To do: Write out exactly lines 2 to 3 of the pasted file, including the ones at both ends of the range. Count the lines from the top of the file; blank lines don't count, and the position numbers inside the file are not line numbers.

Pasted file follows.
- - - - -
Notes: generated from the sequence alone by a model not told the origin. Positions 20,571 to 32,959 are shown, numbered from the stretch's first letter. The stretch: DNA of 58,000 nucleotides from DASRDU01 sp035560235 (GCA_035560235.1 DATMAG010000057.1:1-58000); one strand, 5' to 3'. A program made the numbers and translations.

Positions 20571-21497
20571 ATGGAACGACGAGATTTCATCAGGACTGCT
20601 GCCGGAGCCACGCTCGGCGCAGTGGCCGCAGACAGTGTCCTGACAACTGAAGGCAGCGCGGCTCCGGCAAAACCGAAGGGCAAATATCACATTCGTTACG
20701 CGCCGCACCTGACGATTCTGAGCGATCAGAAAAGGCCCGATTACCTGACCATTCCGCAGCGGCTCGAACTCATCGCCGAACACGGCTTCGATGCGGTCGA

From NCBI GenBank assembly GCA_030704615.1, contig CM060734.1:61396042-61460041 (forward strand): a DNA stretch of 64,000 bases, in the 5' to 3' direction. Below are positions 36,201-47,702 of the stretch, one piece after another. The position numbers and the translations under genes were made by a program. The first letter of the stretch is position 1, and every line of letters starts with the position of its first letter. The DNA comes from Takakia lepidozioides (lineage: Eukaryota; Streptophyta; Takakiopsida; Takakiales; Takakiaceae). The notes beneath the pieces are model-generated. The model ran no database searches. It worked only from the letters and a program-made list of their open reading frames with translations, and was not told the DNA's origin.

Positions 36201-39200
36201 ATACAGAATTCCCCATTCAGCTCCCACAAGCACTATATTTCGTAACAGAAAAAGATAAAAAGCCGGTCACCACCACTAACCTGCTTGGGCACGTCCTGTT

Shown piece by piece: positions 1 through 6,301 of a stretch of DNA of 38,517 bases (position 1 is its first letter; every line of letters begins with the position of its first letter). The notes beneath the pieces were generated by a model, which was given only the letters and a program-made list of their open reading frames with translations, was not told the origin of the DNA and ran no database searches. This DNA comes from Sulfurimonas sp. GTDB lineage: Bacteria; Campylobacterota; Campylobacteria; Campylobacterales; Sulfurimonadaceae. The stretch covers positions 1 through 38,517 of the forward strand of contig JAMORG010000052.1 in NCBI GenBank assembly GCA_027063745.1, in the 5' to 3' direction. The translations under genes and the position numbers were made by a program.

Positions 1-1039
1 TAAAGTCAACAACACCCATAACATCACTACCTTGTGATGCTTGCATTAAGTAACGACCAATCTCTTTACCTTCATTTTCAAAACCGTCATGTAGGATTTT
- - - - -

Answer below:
Positions 20571-21497
20571 ATGGAACGACGAGATTTCATCAGGACTGCT